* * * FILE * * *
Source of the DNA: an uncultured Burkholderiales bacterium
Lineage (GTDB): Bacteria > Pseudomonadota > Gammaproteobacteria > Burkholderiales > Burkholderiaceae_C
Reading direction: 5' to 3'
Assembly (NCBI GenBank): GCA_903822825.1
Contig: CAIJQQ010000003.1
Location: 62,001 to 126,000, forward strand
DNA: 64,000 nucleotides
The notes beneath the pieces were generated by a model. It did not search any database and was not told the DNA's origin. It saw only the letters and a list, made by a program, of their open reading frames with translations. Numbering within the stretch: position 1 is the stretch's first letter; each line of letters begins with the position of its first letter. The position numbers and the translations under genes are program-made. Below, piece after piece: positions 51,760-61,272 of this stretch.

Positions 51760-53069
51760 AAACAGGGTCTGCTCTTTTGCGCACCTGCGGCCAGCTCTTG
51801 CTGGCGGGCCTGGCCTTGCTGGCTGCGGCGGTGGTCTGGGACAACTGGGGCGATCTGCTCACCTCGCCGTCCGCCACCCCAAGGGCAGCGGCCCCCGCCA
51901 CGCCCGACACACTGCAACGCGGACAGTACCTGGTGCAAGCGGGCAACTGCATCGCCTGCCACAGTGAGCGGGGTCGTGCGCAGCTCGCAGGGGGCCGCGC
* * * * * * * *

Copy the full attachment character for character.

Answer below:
Source of the DNA: an uncultured Burkholderiales bacterium
Lineage (GTDB): Bacteria > Pseudomonadota > Gammaproteobacteria > Burkholderiales > Burkholderiaceae_C
Reading direction: 5' to 3'
Assembly (NCBI GenBank): GCA_903822825.1
Contig: CAIJQQ010000003.1
Location: 62,001 to 126,000, forward strand
DNA: 64,000 nucleotides
The notes beneath the pieces were generated by a model. It did not search any database and was not told the DNA's origin. It saw only the letters and a list, made by a program, of their open reading frames with translations. Numbering within the stretch: position 1 is the stretch's first letter; each line of letters begins with the position of its first letter. The position numbers and the translations under genes are program-made. Below, piece after piece: positions 51,760-61,272 of this stretch.

Positions 51760-53069
51760 AAACAGGGTCTGCTCTTTTGCGCACCTGCGGCCAGCTCTTG
51801 CTGGCGGGCCTGGCCTTGCTGGCTGCGGCGGTGGTCTGGGACAACTGGGGCGATCTGCTCACCTCGCCGTCCGCCACCCCAAGGGCAGCGGCCCCCGCCA
51901 CGCCCGACACACTGCAACGCGGACAGTACCTGGTGCAAGCGGGCAACTGCATCGCCTGCCACAGTGAGCGGGGTCGTGCGCAGCTCGCAGGGGGCCGCGC